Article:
Abstract and Keywords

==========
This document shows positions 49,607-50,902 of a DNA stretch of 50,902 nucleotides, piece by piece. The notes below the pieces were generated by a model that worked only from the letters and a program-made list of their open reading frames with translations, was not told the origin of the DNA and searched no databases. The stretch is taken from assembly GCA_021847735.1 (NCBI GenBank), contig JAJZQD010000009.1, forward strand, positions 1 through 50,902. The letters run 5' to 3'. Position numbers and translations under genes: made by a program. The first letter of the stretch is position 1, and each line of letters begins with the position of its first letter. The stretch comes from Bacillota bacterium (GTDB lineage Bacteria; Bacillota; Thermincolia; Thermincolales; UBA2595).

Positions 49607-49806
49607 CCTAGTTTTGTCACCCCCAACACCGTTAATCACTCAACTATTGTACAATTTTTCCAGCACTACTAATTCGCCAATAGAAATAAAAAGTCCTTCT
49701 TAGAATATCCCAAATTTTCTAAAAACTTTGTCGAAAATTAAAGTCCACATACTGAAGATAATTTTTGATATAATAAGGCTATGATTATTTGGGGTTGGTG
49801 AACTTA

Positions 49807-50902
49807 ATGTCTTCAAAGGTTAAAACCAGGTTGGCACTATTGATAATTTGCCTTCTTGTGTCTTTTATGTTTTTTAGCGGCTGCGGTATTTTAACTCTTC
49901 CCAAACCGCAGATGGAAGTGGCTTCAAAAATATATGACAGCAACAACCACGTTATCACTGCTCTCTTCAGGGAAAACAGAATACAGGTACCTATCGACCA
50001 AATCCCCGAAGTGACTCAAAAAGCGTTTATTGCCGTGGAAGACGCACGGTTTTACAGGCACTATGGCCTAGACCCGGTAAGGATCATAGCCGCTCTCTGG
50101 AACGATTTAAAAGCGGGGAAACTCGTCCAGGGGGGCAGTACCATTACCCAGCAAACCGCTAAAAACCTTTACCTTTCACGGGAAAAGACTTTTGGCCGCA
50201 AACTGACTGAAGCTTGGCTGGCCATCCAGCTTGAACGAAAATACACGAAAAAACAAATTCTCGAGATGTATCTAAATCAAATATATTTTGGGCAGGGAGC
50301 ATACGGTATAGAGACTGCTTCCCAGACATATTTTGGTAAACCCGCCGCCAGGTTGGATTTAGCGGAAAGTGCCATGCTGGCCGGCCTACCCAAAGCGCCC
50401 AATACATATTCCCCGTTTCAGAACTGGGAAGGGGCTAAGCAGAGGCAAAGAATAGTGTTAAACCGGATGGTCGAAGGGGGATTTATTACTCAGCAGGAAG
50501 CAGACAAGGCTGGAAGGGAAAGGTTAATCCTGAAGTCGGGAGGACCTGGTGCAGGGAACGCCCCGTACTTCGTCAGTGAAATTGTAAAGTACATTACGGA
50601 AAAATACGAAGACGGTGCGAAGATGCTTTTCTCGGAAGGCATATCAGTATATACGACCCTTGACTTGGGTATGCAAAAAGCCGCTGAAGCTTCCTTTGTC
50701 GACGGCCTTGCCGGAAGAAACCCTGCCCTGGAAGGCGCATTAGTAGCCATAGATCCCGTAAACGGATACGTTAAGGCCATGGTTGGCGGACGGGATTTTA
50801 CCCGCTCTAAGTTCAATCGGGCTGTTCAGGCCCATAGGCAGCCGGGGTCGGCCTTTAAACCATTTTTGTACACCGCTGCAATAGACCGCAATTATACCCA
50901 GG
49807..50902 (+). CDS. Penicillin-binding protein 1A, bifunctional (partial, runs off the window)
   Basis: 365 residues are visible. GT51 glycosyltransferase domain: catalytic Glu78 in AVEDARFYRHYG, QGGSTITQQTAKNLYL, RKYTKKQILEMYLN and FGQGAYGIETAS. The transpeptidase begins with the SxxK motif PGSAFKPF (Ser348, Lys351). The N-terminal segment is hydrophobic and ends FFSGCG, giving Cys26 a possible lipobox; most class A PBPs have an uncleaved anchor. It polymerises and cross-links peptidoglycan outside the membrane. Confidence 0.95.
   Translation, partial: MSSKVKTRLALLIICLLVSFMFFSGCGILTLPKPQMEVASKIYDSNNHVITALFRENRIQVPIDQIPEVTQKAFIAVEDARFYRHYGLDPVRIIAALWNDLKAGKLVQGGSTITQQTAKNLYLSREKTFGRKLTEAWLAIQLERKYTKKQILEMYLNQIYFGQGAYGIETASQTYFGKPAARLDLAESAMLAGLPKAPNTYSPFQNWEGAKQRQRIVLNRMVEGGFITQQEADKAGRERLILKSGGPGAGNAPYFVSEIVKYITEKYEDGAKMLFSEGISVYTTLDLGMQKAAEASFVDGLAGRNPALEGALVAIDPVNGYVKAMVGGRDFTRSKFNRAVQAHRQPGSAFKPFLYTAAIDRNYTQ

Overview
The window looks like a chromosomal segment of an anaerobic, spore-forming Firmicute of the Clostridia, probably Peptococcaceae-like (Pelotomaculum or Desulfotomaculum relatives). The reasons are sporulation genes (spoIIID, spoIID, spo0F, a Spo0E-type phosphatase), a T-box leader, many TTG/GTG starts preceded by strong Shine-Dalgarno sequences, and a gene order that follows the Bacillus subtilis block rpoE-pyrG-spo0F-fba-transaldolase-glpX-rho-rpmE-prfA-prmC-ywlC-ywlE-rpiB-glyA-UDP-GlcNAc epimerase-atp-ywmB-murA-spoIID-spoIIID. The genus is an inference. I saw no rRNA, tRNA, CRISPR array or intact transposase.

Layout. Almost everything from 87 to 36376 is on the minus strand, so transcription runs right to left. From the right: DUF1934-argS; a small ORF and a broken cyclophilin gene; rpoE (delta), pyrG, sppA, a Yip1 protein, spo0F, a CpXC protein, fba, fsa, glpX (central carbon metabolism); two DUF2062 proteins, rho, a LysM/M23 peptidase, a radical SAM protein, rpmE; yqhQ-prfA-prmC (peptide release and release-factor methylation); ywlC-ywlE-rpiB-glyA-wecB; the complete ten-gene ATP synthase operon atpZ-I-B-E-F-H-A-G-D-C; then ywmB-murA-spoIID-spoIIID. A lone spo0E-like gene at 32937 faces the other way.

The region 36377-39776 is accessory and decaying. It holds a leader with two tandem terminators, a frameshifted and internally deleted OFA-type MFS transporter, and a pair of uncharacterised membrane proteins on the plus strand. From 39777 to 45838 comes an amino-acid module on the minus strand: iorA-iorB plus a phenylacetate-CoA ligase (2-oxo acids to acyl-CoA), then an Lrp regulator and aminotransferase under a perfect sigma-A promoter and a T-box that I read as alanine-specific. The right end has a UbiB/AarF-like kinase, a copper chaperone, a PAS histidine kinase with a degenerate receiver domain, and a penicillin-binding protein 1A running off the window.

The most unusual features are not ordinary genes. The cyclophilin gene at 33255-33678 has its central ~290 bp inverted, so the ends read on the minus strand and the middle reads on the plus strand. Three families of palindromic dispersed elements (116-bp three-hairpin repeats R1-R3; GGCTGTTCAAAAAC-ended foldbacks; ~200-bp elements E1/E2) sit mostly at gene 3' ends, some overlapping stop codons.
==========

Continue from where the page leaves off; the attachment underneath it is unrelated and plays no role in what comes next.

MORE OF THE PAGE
The word “evangelical” transliterates the Greek term euaggelion and the word “gospel” is its translation. It is not without significance that an English, Anglican Calvinist evangelical theologian, J. I. Packer, and an American Wesleyan evangelical theologian, Thomas Oden, teamed up to form an evangelical consensus statement called One Faith, and began with “The Good News: The Heart of the Gospel.” But what is the gospel and how may it be defined? The quest for the precise background to the word “gospel” has been discussed intensely of late, but the most significant context remains the Old Testament. In particular, a text like Isaiah 40-66 was surely at work for Jesus Christ in framing God's saving plan. This article discusses the gospel and the Roman Catholic Church and how seminal theologians articulated the gospel that was expressed in the praxis of Gospel reading and preaching, participation in the Eucharist, and creedal confessions. In particular, it examines the views of Ignatius, Augustine, Thomas Aquinas, John Wesley, and Jonathan Edwards. The article also examines the link between the gospel and contemporary evangelicalism.
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